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PLoS Negl Trop Dis. 2012;6(7):e1753. doi: 10.1371/journal.pntd.0001753. Epub 2012 Jul 24.

Maternal geohelminth infections are associated with an increased susceptibility to geohelminth infection in children: a case-control study.

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  • 1Laboratorio de Investigaciones, Fundacion Ecuatoriana Para la Investigacion en Salud (FEPIS), Quinindé, Esmeraldas Province, Ecuador.

Abstract

BACKGROUND:

Children of mothers infected with soil-transmitted helminths (STH) may have an increased susceptibility to STH infection.

METHODS AND FINDINGS:

We did a case-control study nested in a birth cohort in Ecuador. Data from 1,004 children aged 7 months to 3 years were analyzed. Cases were defined as children with Ascaris lumbricoides and/or Trichuris trichiura, controls without. Exposure was defined as maternal infection with A. lumbricoides and/or T. trichiura, detected during the third trimester of pregnancy. The analysis was restricted to households with a documented infection to control for infection risk. Children of mothers with STH infections had a greater risk of infection compared to children of uninfected mothers (adjusted OR 2.61, 95% CI: 1.88-3.63, p<0.001). This effect was particularly strong in children of mothers with both STH infections (adjusted OR: 5.91, 95% CI: 3.55-9.81, p<0.001). Newborns of infected mothers had greater levels of plasma IL-10 than those of uninfected mothers (p=0.033), and there was evidence that cord blood IL-10 was increased among newborns who became infected later in childhood (p=0.060).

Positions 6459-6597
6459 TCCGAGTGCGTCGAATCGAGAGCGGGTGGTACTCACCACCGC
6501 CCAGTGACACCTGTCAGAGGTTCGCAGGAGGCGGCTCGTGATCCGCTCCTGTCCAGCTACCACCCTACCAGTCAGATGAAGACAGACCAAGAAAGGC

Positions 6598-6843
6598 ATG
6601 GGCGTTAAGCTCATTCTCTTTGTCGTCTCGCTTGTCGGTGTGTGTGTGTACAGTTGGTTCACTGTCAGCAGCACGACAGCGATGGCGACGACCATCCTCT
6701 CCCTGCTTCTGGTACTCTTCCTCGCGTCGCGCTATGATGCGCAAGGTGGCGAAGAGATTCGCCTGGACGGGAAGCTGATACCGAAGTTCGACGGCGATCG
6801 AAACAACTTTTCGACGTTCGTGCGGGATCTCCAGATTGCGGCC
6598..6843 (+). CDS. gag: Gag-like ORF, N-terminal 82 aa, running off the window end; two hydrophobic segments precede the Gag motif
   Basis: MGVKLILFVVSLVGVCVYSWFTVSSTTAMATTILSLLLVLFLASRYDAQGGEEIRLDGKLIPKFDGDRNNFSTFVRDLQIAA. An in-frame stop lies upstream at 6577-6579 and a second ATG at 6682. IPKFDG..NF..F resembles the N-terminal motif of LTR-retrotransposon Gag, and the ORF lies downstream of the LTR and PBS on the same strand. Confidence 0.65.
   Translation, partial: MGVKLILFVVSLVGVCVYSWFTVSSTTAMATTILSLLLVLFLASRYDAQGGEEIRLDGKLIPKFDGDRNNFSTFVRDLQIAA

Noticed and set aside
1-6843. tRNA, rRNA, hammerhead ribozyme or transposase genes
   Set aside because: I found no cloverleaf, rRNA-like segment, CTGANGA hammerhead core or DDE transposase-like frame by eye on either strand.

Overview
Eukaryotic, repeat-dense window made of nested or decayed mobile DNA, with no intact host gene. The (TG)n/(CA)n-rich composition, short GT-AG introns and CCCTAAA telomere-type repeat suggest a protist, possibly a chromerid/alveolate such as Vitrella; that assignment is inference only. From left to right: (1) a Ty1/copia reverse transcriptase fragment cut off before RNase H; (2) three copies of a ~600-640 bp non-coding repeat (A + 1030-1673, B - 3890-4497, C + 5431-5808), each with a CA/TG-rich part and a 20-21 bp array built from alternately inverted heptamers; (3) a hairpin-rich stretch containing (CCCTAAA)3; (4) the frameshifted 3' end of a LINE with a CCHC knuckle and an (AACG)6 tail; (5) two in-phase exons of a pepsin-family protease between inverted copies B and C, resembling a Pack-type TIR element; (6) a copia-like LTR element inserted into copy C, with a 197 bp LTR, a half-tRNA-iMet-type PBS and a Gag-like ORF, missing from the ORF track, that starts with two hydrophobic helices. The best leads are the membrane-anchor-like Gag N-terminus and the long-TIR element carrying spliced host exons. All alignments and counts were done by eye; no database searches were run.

CONCLUSION:

Our data suggest that maternal STH infections increase susceptibility to infection during early childhood, an effect that was associated with elevated IL-10 in cord plasma.

PMID:
22848773
[PubMed - indexed for MEDLINE]
PMCID:
PMC3404107
Free PMC Article

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